“Was not their mistake once more bred of the life of slavery that they had been living?—a life which was always looking upon everything, except mankind, animate and inanimate—‘nature,’ as people used to call it—as one thing, and mankind as another, it was natural to people thinking in this way, that they should try to make ‘nature’ their slave, since they thought ‘nature’ was something outside them” — William Morris

Sunday, April 22, 2012

My Talk "Dark Ecology" at Activating the Medium

Short and sweet. What an incredible gift this evening was. I hold that art should be a little bit evil and this was it! Perfect way to start the Earth Day (un)celebration...

I ran my new line of argument—it seemed to go down okay. Nothing like as good as the music though. 


medieninitiative said...

Very nice and to the point. Thanks for posting this. One question, though: how does the notion that ecological awareness consists in the realization of connectedness in a world in which "there are no clear boundaries" (as I believe you put it here) square with the ontology of objects, which, as I understand it, is an ontology of clear boundaries par excellence? (Please note: I'm genuinely interested in your answer to this, and I have no hidden agenda in asking.) It does seem, though, that a lot of the disagreements over processual or relational as opposed to object-oriented ontologies turns precisely on this question of whether entities are clearly parsed on a metaphysical level. Sometimes it seems that the debates turn to epistemological questions of whether we can see or know the world as having or not having clear boundaries around the objects that populate it, but it seems you are saying that our current ecological realizations, i.e. epistemological and/or affective events, are indeed indexed to an ontological situation in which a lack of clear boundaries obtains. Does this only apply to boundaries between human, animal, and other nonhuman agencies, or does it also apply to inter-object relations? If the latter, doesn't it make sense to say that the debates over processes vs objects are in a sense undecidable, or that these determinations depend on some sort of non-foundational perspectival selections, which need not be mutually exclusive? I'm just thinking through options here, and I'm really interested to hear your response. Also looking forward to hearing your talk at the Nonhuman Turn conference in Milwaukee!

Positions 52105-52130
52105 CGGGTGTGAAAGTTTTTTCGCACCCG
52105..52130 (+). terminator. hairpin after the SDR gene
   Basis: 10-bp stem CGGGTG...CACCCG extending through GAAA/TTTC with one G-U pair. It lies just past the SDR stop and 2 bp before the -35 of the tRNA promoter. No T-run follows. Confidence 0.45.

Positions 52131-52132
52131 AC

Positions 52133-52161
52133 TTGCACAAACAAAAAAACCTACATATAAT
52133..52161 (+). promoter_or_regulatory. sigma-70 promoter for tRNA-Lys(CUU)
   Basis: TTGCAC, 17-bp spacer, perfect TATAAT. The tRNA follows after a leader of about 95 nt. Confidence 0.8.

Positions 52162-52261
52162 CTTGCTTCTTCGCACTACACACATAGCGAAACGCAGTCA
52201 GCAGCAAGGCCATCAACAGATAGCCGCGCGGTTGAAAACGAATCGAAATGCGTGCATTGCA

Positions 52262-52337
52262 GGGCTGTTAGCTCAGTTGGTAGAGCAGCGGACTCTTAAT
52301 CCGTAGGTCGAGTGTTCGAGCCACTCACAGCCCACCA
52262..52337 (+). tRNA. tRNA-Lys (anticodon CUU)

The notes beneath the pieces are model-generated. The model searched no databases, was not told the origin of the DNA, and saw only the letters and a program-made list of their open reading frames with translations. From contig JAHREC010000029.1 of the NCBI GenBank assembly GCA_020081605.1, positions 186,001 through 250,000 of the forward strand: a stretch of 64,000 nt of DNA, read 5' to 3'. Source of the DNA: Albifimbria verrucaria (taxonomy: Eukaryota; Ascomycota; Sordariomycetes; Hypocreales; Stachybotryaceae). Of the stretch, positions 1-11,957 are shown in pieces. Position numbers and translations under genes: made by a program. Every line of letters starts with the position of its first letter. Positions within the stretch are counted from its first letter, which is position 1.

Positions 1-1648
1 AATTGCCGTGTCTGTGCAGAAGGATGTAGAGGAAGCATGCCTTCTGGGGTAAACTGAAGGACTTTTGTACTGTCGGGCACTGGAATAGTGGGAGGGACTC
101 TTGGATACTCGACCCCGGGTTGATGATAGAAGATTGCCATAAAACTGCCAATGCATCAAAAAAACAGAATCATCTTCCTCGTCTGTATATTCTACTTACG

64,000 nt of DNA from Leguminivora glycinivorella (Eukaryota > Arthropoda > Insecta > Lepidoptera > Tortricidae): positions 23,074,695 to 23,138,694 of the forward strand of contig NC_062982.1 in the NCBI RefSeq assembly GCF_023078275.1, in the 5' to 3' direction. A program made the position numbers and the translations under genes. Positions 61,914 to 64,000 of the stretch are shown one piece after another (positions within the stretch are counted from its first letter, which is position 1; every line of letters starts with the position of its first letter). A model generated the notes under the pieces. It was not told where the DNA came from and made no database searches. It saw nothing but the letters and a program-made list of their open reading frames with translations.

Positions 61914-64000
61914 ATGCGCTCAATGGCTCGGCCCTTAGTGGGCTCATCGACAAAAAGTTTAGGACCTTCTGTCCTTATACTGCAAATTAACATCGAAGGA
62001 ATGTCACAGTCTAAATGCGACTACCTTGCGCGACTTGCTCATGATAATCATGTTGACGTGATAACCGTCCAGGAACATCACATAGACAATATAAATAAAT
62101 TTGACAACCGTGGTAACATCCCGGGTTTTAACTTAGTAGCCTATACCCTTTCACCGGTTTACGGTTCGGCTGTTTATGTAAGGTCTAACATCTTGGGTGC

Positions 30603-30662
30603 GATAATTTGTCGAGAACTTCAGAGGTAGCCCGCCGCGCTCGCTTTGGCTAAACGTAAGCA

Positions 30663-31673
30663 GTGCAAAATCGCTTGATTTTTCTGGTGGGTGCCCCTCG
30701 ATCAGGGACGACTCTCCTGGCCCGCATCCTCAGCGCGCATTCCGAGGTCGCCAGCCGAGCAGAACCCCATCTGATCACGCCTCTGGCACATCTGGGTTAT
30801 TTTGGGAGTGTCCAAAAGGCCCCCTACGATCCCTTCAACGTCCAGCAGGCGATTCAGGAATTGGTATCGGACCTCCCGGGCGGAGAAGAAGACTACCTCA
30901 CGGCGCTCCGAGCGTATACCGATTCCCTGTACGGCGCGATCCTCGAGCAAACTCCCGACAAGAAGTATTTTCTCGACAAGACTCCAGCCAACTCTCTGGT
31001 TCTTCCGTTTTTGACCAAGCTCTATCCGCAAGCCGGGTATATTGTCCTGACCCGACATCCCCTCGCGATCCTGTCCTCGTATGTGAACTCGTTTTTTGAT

Shane Denson

Henry Warwick said...

Cool - Jim Haynes is great - I've known him for years. Great to know all this happened. Yay! And great slate of music!